Retailing in 2010
It’s only 13 years away, but some consultants in the retail industry forecast big changes for 2010.
Steve Johnson and Jeffrey Laker of Anderson Consulting delivered a presentation at a meeting of the National Retail Federation in New York City this spring on the changing face of retail. A excerpt of the presentation was published in the newsletter Inside Retailing.
The consultants presented four scenarios of what could happen if supply and demand evolve in various possible combinations. Some of their predictions are:
Mass merchandisers will become “mega-retailers.” Department stores and discount stores will grow into stores four times the size of present locations to offer an all-in-one shopping experience. The stores will be wildly popular as families have less time and more demands than ever before. They will continue to keep their focus on fair pricing for cost-conscious customers, but will also continue to add upscale fashion merchandise to attract sophisticated consumers as well. Stores will operate on predictability – keeping price fluctuations and sales to a minimum – while providing reasonable prices, convenience and possibly entertainment.
Main Street will focus on specific needs and demographics. “By 2010 Main Street rules,” the consultants predict, as shoppers become more disenchanted with unsafe and impersonal malls, and as more people work from home and shop locally.
Stores on Main Street will reflect the demographics of the community, and even chain stores will vary according to the demands of the region. Retailers will use computer databases to personalize the customer’s shopping experience and will tailor products and services with such addi-tions as babysitters for shoppers, fashion advisers and in-store classes.
Merchandise will be customized according to long-term customer relationships and a deep understanding of local needs and buying habits.
Consumers will use technology to shop anytime, anyplace. Almost everybody will own a computer by 2010, say Johnson and Laker, and a new generation of shoppers raised on video games will be able to order almost anything – prescription drugs, clothing, groceries, dry cleaning service – and have it delivered without leaving their homes. Retailers and manufacturers will build up their brand identities so consumers are comfortable ordering products without seeing them first. Successful retailers will make shopping an experience with value-added services (weekly fashion shows, for example) and entertainment.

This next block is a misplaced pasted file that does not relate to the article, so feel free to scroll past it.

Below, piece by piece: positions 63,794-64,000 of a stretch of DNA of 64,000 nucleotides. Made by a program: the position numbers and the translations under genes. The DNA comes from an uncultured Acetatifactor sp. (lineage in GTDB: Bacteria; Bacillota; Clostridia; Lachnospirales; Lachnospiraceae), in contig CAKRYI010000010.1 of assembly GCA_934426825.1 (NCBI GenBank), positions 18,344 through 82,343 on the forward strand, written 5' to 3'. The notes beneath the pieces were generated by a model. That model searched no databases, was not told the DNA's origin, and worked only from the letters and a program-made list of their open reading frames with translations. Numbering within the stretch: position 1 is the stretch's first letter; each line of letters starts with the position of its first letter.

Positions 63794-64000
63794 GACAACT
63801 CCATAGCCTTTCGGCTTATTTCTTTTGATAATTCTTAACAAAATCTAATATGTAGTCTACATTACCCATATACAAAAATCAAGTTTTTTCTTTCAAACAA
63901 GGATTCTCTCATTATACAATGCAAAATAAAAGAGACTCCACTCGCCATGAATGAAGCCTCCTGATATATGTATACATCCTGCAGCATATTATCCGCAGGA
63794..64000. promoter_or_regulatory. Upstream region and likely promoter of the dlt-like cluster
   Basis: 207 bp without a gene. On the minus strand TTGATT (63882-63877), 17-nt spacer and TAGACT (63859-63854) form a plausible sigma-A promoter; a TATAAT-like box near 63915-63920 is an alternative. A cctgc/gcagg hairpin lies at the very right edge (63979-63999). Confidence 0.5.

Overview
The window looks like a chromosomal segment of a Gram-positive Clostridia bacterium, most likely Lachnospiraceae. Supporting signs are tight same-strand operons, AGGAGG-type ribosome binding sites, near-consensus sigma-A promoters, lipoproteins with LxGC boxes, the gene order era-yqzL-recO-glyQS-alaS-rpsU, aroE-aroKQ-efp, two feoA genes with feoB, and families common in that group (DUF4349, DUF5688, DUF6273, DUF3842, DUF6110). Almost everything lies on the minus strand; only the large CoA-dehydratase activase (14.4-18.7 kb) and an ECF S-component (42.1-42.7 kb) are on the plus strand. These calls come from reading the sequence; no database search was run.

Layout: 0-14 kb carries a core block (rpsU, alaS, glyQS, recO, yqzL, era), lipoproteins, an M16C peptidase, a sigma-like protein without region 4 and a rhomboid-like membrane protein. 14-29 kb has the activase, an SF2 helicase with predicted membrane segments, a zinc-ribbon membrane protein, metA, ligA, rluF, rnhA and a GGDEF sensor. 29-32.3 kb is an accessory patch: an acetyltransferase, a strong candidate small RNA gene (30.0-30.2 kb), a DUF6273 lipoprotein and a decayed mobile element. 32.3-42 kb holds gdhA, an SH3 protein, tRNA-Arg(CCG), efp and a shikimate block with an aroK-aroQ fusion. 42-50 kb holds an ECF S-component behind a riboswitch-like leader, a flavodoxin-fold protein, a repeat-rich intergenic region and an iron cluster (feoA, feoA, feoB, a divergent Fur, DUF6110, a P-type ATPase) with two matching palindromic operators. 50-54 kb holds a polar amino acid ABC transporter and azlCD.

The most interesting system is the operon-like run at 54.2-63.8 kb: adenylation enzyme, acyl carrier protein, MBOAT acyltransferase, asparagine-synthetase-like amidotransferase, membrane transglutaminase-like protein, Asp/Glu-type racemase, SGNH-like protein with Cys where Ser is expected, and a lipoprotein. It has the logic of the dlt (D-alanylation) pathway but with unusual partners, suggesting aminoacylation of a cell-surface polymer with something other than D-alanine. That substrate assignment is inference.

Retailers will reach consumers by several channels simultaneously. Dubbed the “Retail Web” by the consultants, the channels through which retailers distribute their product will expand, and retailers will continue to search for new outlets. They will sell through stores, neighborhood kiosks, train stations or office buildings, toll-free numbers, catalogs, TV shopping, the Internet – alternate channels that will reach several categories of shoppers at the same time.tips for sellingout
If you’re considering selling your business, now’s the time, says The Kiplinger Washington Letter, a newsletter published in Washington, D.C. Downsized executives and managers are looking for entrepreneurial opportunities and banks and lenders are providing excellent financing. The newsletter suggests several things to consider:
Sell when your business is going well, not when sales are down.
If you have an interested potential buyer, continue to search for buyers in case your sure thing falls through.
Keep careful records of such information as sales, profits, payroll and inventory to show to potential buyers. Tell potential buyers all negative information about a business up front.